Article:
MARCH 14th: Enoch
"By faith Enoch was taken up so that he should not see death, and he was not found, because God had taken him. Now before he was taken he was commended as having pleased God. And without faith it is impossible to please him, for whoever would draw near to God must believe that he exists and that he rewards those who seek him." Hebrews 11:5,6
Open up your Bible and read Genesis 5:1-27 and answer these questions:
Verses 1-2 emphasize a particular truth about God and a particular truth about man. What are they?
In verse 3, what is distinctly different about man?
The chapter begins by highlighting the significance of God as Creator and man as his image-bearer. Yet while man carries the immense privilege of being like God, he is limited in his capacity. While God creates, man fathers. While God lives forever, man dies. The reality of the Fall’s consequence echoes on through the generations: you shall surely die. But another promise, though faint, means to be heard again, even through the clash of death’s ballad “I will put enmity between you and the woman, and between your offspring and her offspring; he shall bruise your head, and you shall bruise his heel.” The yearning for the offspring remains. What will break the system, the curse, the pattern of death? We see a glimpse of what that could be, a swift lift behind the veil here in Genesis 5.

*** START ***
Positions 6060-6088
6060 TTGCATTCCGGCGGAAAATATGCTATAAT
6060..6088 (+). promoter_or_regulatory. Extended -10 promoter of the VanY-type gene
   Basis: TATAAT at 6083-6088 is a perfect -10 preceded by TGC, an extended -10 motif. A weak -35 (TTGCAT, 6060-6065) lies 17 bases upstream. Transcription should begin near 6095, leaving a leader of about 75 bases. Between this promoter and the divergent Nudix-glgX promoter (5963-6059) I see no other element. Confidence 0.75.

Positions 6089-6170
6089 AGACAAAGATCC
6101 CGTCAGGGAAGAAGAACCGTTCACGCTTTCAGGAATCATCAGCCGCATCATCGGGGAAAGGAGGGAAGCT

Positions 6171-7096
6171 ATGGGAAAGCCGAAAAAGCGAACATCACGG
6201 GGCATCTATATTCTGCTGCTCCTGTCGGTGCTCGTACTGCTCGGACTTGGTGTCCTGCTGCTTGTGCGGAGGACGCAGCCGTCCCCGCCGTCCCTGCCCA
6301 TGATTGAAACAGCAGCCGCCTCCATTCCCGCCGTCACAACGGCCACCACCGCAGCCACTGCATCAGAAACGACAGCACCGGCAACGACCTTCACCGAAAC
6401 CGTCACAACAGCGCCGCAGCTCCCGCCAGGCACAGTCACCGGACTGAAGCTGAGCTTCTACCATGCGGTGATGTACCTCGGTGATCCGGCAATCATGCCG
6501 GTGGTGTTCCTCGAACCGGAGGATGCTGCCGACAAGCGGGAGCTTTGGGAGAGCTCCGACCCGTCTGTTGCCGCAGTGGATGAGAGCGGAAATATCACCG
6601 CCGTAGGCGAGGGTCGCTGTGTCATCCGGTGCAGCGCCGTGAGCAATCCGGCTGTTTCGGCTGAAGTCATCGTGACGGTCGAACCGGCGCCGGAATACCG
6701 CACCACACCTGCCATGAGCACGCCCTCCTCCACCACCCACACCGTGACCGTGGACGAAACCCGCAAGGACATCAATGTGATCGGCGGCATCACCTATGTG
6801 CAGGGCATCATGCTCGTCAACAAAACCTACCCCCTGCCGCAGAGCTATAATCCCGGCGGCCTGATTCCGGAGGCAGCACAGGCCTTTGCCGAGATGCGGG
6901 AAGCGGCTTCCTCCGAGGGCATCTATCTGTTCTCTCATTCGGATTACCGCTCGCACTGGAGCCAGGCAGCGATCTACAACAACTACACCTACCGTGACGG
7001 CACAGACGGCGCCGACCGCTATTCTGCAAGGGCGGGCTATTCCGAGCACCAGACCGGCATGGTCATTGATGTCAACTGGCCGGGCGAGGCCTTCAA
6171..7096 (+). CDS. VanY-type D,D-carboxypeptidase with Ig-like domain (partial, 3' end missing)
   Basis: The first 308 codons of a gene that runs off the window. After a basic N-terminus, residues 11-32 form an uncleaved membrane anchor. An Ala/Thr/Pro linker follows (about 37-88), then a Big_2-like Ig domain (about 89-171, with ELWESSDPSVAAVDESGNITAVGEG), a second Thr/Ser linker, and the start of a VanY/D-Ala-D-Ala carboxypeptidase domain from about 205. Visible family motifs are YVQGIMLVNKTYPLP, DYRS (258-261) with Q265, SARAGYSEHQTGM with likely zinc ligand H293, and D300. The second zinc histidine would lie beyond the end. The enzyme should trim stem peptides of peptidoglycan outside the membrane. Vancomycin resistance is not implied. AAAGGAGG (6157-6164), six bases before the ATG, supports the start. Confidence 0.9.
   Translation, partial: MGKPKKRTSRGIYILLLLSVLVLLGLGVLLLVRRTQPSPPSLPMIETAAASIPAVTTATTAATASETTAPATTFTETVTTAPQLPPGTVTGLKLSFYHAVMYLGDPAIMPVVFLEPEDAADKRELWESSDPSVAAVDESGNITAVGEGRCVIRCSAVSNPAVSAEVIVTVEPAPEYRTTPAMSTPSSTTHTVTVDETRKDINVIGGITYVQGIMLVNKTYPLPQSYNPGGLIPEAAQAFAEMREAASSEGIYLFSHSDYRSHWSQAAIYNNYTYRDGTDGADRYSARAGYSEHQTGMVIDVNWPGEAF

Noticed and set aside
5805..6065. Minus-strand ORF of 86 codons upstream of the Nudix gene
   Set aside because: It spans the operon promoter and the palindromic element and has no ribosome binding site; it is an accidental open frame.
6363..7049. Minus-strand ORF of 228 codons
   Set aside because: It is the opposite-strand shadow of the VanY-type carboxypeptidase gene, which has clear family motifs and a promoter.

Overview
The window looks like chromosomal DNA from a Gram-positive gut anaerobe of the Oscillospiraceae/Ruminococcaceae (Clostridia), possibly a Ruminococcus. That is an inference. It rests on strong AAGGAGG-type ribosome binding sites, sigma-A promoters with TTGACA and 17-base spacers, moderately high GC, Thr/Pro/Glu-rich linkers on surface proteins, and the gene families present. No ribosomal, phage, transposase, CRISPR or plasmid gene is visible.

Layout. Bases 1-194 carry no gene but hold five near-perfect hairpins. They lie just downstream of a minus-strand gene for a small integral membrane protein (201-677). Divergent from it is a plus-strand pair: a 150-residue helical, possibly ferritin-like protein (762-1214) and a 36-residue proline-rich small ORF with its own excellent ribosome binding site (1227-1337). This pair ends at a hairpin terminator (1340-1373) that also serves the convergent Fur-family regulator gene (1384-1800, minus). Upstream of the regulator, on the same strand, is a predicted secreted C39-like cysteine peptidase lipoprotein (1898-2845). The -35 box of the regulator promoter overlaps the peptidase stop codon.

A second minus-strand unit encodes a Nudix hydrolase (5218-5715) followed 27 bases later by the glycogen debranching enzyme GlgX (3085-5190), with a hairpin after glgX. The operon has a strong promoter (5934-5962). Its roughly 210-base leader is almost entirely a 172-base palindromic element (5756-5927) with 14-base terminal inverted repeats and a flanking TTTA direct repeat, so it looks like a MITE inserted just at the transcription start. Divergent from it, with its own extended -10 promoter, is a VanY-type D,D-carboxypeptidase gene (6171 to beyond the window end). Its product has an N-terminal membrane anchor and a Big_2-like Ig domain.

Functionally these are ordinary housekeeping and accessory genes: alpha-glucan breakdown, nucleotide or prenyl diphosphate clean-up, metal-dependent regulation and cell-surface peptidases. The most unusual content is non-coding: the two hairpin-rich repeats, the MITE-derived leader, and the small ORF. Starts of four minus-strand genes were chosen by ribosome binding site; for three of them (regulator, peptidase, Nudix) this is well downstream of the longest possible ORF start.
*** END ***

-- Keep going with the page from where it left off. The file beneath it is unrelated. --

What is the expression (what you can see, evidence) of Enoch’s faith? Observe from Genesis 5:21-24 and Hebrews 11:5-6.
By his action, what is he bearing witness to or believing about God?
What might he have had to lay aside in order to endure in faith?
What kind of honor did he receive?
The faintest hint of eternal life is embedded in Enoch’s brief history. The hope of escaping death’s unending call lies in the mystery of not merely living but in walking with God. The hope propelling Enoch’s faith was a glimpse of God, who welcomed Enoch when he drew near. Not only was he welcomed, but God delighted in it, and Enoch’s faith turned to sight when God took him into glory.
If you live caught in the balance of wondering if you are pleasing God or standing under the eye of his disapproval, may the simplicity of Enoch’s story, of his drawing near to God, quiet the tyranny of your condemning heart. May your eyes lift from yourself to your great High Priest who came to earth to walk with us. May you draw near to him who asserted power over death, not by escaping it, but by walking directly into it.
Take a moment to confess your weakness and need and receive rest, grace, and forgiveness, continuing to run your race, knowing the glorious sight awaiting us in eternity.